By Soren Goard
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Alienation: an introduction to Marx’s theory

This article is over 9 years, 11 months old
Dan Swain
Issue 366

Daily experience can be pretty depressing. Whether it’s the monotony of cleaning loos, the pride you’re forced to take in your unrewarding job, the prospect of avoidable environmental collapse or even just the mindless depravity of the Kardashian family, life seems ever less connected to our own agency and individuality. This is the basis of Dan Swain’s new book, which tries to identify the way in which Karl Marx’s understanding of alienation threads through his life’s work.

Swain begins with the roots of the idea itself, outlining its basis in Rousseau, Hegel and Feuerbach. He looks at how Marx built on those ideas, which viewed alienation as merely an ideological phenomenon, arguing that it was the material forces in society that explained alienation.

For Marx, the forces that created alienation also created the possibility of overcoming it. This was the great paradox. The very work that alienates workers also forces them into taking collective action with other workers to confront their exploitation. Moreover, the collective nature of work led to political conclusions that contained the potential for profound social alternatives – the strike committee and the union, but also the revolutionary party.

While providing a really solid explanation of the philosophy itself, Swain’s book really sets sail when it contextualises that philosophy in concrete experience, modern working class life. The ways in which modern labour degrades and dehumanises us are not just detailed, but explained, and placed in context with the objective demands and changes of capitalism. He also shows how they relate to consumerism, climate change, celebrity culture and depression.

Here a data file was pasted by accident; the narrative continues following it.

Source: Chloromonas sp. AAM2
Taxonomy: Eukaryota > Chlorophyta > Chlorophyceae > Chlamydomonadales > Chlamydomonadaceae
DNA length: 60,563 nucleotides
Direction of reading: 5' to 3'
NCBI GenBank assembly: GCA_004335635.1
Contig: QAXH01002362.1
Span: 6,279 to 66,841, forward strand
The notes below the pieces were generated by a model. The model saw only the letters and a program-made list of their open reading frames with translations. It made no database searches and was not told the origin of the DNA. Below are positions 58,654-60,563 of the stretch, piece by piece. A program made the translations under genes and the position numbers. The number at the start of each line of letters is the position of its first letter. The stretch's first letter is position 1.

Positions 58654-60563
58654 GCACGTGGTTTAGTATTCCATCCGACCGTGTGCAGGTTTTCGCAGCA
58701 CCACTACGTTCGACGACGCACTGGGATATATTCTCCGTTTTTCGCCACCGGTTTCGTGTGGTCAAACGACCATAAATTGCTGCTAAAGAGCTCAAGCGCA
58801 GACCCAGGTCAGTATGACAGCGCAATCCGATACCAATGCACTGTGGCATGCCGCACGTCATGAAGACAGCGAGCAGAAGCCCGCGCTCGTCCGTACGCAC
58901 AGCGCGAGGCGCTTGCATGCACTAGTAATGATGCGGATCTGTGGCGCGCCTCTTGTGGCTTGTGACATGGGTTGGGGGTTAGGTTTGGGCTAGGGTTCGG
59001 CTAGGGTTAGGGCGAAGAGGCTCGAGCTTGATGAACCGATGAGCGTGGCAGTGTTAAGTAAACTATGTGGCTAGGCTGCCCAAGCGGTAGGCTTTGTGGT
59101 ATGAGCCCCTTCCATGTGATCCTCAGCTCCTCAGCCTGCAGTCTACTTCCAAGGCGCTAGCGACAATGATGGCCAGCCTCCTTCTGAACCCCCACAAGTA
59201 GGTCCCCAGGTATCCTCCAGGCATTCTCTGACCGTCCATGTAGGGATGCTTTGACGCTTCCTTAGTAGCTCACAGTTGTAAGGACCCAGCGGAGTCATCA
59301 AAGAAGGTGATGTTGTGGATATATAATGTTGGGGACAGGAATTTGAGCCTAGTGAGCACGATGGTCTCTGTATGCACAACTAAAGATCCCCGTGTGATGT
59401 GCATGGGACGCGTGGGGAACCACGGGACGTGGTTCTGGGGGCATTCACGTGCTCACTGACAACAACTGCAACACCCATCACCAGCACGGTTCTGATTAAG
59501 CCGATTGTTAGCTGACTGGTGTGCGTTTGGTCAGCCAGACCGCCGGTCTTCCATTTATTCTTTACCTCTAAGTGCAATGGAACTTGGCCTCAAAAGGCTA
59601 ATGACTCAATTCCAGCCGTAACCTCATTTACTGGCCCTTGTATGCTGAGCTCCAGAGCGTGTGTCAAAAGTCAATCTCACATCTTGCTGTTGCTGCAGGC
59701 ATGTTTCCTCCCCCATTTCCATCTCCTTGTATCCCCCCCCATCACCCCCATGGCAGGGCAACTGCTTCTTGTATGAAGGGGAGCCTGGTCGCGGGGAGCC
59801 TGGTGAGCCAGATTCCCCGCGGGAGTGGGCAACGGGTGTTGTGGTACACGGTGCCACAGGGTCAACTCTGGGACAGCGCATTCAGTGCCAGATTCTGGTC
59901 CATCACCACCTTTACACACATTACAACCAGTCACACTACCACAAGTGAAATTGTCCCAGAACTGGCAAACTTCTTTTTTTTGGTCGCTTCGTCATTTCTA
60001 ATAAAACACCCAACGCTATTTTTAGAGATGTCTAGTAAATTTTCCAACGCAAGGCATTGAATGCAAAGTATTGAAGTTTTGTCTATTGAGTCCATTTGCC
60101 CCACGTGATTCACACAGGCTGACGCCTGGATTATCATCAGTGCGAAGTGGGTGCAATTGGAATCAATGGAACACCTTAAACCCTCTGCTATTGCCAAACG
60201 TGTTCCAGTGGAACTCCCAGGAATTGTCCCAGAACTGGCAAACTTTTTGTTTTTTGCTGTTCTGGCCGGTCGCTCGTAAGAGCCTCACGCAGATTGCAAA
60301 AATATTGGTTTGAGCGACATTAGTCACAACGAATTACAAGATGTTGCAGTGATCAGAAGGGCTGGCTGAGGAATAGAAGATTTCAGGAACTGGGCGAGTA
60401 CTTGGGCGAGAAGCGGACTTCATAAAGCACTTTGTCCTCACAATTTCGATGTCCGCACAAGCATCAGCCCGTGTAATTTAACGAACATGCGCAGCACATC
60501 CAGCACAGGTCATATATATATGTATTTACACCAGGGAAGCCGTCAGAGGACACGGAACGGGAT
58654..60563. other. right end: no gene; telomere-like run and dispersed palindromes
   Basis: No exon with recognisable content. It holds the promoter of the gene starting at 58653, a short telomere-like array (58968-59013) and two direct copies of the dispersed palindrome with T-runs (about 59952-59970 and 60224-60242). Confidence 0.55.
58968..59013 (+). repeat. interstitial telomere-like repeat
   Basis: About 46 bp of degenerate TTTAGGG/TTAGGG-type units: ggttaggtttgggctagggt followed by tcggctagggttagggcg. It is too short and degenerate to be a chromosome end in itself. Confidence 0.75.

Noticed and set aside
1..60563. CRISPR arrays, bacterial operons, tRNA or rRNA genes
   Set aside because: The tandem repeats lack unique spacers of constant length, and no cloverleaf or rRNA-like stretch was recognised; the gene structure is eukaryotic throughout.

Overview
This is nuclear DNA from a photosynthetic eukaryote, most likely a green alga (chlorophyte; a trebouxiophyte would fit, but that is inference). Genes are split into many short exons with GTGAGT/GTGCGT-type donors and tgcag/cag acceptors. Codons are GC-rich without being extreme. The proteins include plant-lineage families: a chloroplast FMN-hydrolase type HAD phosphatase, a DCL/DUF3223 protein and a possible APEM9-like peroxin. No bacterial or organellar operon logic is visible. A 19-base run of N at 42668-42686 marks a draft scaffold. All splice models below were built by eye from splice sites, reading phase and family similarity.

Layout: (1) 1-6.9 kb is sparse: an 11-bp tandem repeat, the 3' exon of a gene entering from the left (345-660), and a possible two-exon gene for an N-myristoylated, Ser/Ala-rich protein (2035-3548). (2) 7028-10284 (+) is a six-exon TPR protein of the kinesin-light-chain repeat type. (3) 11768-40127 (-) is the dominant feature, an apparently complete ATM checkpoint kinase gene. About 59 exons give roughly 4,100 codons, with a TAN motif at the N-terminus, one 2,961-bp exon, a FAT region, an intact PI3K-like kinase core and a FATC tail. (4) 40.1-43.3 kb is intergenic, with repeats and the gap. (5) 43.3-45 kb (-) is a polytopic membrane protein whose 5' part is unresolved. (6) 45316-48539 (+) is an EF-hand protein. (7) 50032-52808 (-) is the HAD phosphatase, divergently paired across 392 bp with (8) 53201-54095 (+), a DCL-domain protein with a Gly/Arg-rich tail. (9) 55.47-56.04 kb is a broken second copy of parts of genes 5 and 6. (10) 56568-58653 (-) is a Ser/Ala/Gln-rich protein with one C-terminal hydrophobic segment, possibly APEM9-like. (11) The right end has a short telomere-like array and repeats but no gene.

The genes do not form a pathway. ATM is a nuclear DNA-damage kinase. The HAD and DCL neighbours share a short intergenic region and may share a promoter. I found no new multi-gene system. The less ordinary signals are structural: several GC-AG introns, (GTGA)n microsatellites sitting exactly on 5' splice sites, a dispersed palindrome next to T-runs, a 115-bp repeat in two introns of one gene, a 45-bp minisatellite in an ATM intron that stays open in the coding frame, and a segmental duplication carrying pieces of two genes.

Part of that is a fresh critique of the liberal and moralistic attempts to fight the alienating effects of capitalism – the idea that by stopping buying from chain stores or by recycling more we can change the world. Actually, these ideas are both a symptom of alienation, and a way of further entrenching it. It is not us as individuals who need changing, but society.

Similarly, Swain rips apart the idea that depression and anxiety are symptoms of individual failure or weakness, which is how we’re often made to feel, and which ends up pushing people further down a vicious spiral. While this book is not about mental illness in itself, there’s a case to say that it could be one of the best self-help books about.

The prescription is radical and simple, asking only for the complete overthrow and transformation of society through a mass revolutionary movement. Anyone who’s been involved in struggle recently knows the effects that it has on them and their workmates’ view of the world. For Swain, the spirit of Tahrir Square is a demonstration of how overcoming the alienation of social relations is more possible than ever.

Alienation is publishewd by Bookmarks, £5

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